If you are looking to obtain Social Security disability benefits for a disabled child who is younger than 18- the process can be overwhelming.
He or she may qualify for Supplemental Security Income (SSI) benefits. You will need to submit an application for benefits with the Social Security Administration (SSA) and provide it with the requested documentation.
What are the SSI Eligibility Requirements for Children?
To qualify for SSI, there are physical/emotional disability qualifications and financial requirements. In order for your child to be eligible for SSI, the following three factors must be true.
Your child must not work and earn more than $794/month. Working is typically not a problem in children’s cases. Also, because SSI is a need-based program, income, and resources of the family members living with the child also are taken into consideration.
Your child must have “a physical or mental condition, or a combination of conditions, that result in marked and severe functional limitations.”
Your child’s condition must be expected to be disabling for at least 12 months or expected to be fatal.
How do I apply for SSI benefits for my child?
Though you can apply for disability benefits directly with the SSA, we recommend you consult with an attorney who regularly handles children’s disability cases to assist with filing a claim.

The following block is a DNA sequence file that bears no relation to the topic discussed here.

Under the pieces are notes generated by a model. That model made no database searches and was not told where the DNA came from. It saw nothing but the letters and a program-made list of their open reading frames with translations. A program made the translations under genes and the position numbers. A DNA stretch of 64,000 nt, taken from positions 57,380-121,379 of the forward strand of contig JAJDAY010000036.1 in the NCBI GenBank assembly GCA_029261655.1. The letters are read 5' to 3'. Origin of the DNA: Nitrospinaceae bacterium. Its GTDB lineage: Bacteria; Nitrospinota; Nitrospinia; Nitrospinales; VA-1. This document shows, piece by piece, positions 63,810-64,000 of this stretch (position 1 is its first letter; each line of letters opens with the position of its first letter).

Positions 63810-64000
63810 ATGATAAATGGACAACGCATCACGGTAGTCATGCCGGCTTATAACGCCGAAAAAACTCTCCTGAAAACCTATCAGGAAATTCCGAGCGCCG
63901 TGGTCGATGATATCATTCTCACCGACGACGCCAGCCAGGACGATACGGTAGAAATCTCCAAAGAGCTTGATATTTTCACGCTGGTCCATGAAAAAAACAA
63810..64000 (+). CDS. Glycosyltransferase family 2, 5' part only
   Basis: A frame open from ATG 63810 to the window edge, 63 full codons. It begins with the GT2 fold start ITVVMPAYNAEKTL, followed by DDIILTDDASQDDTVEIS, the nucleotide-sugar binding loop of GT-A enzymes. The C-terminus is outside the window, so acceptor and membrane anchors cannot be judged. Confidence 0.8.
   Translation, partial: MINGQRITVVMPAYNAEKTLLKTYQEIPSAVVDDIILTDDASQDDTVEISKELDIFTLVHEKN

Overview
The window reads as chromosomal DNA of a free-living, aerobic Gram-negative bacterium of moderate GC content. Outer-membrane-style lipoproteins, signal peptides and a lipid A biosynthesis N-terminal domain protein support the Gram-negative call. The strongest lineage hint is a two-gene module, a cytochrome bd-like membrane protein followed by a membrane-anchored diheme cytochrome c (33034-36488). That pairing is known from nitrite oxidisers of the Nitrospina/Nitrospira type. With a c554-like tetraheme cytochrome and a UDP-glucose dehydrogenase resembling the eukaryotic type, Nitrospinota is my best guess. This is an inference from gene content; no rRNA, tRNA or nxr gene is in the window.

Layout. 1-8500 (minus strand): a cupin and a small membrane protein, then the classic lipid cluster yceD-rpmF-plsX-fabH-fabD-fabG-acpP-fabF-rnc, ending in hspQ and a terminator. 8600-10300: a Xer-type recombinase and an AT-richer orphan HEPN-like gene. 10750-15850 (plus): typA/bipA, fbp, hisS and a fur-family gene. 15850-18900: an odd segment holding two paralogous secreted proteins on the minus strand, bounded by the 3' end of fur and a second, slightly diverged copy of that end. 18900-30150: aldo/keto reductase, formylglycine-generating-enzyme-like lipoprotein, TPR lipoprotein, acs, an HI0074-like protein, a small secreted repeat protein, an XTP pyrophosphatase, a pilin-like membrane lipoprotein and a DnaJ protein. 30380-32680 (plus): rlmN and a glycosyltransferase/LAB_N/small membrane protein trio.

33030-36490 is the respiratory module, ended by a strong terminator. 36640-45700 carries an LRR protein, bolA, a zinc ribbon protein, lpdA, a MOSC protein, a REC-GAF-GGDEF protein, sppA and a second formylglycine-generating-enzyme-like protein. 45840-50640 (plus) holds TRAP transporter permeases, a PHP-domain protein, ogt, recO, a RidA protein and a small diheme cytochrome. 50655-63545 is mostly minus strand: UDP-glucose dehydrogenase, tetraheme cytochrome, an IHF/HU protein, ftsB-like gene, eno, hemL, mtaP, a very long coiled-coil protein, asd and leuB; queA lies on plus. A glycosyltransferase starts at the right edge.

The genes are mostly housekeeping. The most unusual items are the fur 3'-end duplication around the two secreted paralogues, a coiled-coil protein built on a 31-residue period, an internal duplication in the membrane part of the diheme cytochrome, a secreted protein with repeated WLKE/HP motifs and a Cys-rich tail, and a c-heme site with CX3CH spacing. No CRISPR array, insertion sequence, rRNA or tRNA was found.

There are many forms you will have to complete and specific information you will have to supply to the SSA about your child. Many claimants find this process daunting and complicated.
You will have to complete an application for SSI and a Child Disability Report. The Child Disability Report asks for detailed information about your child and requests your permission for the SSA to speak with your child’s doctor about his/her condition. You also can use the Medical and School Worksheet – Child worksheet, which gives you information about how to prepare for the disability interview.
To obtain Social Security disability benefits for your child, you will need to provide substantial and compelling medical evidence that your child has severe functional limitations affecting multiple areas of his or her life. This is not always easy to accomplish, particularly if your child’s condition is mental or behavioral in nature. Call Chad Brown Law at (336) 546-5066 for a free case evaluation to see if your child may qualify for children’s disability benefits.